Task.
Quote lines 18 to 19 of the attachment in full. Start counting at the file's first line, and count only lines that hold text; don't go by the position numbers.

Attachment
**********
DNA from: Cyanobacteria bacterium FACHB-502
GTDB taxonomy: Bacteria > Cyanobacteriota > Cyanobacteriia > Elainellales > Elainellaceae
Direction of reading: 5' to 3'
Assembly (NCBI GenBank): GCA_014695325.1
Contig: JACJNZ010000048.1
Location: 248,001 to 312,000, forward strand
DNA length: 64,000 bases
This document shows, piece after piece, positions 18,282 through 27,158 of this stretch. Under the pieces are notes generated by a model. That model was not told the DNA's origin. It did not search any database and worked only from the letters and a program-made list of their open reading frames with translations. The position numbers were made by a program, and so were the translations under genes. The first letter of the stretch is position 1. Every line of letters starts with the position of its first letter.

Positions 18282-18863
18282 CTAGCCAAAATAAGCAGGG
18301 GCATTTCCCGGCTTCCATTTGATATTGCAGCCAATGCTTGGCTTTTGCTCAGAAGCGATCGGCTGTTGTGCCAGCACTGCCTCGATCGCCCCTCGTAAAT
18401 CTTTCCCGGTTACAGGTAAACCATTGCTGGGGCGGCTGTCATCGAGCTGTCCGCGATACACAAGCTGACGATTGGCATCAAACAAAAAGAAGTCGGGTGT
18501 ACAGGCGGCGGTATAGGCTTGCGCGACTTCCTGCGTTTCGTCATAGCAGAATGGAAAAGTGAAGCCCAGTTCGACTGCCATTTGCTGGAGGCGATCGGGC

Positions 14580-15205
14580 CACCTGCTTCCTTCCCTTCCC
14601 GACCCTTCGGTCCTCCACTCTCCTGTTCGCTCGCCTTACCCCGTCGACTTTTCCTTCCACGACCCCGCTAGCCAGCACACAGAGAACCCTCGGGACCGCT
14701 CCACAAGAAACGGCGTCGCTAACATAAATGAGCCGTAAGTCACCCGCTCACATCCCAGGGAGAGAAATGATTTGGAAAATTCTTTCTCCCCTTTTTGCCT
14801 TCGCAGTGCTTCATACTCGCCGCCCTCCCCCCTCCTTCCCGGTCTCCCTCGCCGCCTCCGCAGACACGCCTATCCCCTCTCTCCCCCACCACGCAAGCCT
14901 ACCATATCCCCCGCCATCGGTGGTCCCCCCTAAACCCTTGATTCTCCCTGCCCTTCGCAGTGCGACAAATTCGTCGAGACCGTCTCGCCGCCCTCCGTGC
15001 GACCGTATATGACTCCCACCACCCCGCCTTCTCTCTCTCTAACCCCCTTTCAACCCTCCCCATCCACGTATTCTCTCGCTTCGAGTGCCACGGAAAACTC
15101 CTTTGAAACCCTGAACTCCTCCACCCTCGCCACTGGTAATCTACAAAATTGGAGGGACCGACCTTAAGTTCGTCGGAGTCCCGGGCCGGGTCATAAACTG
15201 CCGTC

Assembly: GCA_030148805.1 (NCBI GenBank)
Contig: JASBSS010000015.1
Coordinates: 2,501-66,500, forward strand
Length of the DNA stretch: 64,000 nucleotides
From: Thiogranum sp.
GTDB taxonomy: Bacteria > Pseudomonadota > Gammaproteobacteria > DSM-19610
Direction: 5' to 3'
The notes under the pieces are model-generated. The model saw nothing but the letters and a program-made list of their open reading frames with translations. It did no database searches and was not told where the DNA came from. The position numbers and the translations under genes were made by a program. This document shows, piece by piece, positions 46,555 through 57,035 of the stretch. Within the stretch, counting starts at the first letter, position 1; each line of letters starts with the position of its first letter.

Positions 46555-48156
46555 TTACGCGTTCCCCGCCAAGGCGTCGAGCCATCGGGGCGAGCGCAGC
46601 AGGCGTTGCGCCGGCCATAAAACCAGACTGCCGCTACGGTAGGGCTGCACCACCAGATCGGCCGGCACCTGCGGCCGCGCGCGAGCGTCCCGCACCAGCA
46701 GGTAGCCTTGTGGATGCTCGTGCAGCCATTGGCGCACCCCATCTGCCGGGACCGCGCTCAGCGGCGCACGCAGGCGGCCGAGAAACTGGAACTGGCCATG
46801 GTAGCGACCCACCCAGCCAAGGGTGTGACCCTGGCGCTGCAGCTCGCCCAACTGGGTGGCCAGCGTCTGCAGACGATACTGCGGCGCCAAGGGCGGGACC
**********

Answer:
14801 TCGCAGTGCTTCATACTCGCCGCCCTCCCCCCTCCTTCCCGGTCTCCCTCGCCGCCTCCGCAGACACGCCTATCCCCTCTCTCCCCCACCACGCAAGCCT
14901 ACCATATCCCCCGCCATCGGTGGTCCCCCCTAAACCCTTGATTCTCCCTGCCCTTCGCAGTGCGACAAATTCGTCGAGACCGTCTCGCCGCCCTCCGTGC